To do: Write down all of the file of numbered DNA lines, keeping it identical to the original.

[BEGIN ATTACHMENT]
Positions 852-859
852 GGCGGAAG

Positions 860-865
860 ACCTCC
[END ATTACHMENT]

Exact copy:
Positions 852-859
852 GGCGGAAG

Positions 860-865
860 ACCTCC